Community cats program awaits first steps

The Community Cat program aimed at reducing the number of feral cats in Winnemucca and Humboldt County remains on hold, awaiting estimates for remodeling a building to house the operation. The project plans to use a Trap, Neuter, Release (TNR) program that also includes the possibility of adoption.

Winnemucca Animal Rescue Director Christina Kenison updated Winnemucca City Council and the Humboldt County Board of Commissioners on Monday on the progress of the Community Cat program’s search for an adequate location.

Kenison said she hoped to work with George Miller to put together an estimate for the remodeling costs. She said she would also need to contact a plumber for an estimate as well.

Kenison said she had some grant and sponsorship sources in mind, including the Nevada Humane Society, but she couldn’t apply for grants until the question of the building was solved.

The update also renewed concerns about whether the program was necessary in both the city and the county.

Winnemucca Mayor Di An Putnam agreed that Winnemucca does have a problem with feral cat populations. “I know the program is needed in the county and the city. We don’t have a means of doing anything to help the population of cats,” Putnam said. “It takes really a lot of time before you see a reduction in the numbers.”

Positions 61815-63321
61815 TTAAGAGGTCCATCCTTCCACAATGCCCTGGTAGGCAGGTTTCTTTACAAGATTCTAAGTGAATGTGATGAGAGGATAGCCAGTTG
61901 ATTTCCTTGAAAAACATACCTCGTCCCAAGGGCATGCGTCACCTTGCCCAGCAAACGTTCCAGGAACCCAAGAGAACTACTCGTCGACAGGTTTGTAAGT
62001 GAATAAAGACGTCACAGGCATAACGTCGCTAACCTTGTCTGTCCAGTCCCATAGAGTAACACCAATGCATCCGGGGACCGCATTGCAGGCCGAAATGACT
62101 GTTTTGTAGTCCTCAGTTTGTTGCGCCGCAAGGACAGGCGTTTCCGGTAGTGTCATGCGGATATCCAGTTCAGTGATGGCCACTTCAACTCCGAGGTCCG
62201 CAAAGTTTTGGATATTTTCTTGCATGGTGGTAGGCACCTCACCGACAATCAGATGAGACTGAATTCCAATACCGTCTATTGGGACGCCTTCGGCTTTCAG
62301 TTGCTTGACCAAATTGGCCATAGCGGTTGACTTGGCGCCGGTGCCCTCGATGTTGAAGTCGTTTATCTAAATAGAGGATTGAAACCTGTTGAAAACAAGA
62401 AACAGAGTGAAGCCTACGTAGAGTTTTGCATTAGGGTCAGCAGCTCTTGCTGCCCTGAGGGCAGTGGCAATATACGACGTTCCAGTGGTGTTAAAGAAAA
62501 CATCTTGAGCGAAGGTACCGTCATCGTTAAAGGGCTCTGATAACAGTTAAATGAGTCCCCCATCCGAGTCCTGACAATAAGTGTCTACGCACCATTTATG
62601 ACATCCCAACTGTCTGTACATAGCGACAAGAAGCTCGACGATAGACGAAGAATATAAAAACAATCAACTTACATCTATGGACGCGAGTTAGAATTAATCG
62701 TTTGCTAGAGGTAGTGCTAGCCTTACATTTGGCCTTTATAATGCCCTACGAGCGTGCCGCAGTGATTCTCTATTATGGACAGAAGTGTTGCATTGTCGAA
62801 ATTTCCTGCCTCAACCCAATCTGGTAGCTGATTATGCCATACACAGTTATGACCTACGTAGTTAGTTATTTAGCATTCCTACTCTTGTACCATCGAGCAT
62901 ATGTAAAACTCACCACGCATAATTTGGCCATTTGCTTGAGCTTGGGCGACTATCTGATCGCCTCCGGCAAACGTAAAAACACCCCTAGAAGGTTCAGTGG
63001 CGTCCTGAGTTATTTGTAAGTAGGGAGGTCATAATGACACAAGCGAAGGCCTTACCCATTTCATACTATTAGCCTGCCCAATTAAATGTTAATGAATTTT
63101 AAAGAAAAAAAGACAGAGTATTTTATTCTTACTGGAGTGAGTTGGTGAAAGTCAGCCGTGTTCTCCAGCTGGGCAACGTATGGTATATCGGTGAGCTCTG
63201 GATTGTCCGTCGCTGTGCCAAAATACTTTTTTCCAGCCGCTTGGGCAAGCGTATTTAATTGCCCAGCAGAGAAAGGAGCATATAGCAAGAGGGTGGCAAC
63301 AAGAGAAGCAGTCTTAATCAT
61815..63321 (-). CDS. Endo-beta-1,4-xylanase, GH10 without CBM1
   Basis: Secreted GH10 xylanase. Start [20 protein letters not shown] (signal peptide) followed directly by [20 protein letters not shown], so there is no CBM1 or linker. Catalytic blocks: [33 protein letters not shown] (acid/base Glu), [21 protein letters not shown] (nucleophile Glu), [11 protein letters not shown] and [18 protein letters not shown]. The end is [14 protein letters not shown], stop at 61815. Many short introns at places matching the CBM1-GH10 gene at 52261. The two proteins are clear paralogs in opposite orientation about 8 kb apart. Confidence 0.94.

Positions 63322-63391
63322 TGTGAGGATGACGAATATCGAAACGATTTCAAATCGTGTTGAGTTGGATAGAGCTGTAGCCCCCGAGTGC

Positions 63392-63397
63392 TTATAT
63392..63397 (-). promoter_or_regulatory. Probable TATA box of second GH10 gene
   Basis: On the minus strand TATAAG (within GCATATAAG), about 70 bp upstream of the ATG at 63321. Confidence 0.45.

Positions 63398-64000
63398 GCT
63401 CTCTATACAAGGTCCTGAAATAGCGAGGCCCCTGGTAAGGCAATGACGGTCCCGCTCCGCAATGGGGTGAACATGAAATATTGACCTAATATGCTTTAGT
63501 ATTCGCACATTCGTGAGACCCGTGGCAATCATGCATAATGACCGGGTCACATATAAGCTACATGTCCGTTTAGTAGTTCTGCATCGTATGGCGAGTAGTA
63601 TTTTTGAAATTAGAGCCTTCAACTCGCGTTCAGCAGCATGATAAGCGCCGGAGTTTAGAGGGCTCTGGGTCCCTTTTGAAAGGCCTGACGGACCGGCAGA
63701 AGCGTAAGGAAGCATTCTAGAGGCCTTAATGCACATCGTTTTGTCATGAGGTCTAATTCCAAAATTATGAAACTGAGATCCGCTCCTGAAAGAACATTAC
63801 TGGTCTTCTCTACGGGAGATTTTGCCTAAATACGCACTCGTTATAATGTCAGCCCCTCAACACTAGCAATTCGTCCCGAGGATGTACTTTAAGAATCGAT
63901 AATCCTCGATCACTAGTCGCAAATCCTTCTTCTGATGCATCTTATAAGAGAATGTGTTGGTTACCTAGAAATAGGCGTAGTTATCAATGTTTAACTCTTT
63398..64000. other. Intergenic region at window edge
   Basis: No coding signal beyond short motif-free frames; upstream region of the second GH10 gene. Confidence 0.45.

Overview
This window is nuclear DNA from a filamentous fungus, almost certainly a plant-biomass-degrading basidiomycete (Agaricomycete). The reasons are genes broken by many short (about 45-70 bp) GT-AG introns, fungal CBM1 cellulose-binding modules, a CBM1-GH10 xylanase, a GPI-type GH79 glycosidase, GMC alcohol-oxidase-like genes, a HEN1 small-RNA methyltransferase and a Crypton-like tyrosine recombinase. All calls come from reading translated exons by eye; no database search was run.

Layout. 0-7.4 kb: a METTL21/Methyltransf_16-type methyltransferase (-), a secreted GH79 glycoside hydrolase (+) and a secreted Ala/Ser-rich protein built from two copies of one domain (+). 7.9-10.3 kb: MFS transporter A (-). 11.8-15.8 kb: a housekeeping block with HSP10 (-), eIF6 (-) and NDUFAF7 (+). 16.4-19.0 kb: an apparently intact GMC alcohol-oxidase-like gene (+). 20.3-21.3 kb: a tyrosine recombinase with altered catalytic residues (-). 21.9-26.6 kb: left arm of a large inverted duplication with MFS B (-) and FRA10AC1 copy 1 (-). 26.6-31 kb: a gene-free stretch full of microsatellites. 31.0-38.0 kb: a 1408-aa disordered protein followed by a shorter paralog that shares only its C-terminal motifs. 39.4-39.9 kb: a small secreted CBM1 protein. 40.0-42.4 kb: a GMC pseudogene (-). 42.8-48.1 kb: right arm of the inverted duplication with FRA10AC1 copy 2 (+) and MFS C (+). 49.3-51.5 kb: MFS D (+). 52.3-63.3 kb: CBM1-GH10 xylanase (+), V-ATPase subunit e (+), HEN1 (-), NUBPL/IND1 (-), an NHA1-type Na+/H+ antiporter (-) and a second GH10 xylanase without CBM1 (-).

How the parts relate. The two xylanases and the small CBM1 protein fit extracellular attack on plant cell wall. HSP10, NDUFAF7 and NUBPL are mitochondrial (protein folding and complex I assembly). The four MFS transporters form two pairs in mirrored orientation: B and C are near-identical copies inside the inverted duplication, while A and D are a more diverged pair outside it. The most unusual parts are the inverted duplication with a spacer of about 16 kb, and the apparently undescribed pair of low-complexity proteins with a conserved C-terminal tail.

Commissioner Ron Cerri said he didn’t think feral cats posed as much of a problem in the rural areas, where cats help control rodent populations.

Kenison said dumping is one of the problems outside of the city limits. “You have people who are living in the city, or other parts of the county, and they have too many cats, and they decide to take them out somewhere and set them loose. Which is often a death sentence.”

Quite a few ranchers have complained about dumping, Kenison explained. “They’re just getting dumped out at their property, assuming that they’ll be taken care of.”

Some people have already taken it upon themselves to have the cats neutered, “but it’s like they’re treading water, because more cats get dumped, and nothing’s really being done about it.”

Putnam said the council and the board of commissioners couldn’t act until they knew how much money remodeling the building would take. She said once those estimates come through, the program could go before the city council before coming before the board of commissioners again.

“The first step is to be able to find out, is the building compatible, what would it cost to do it, and go from there,” Putnam said.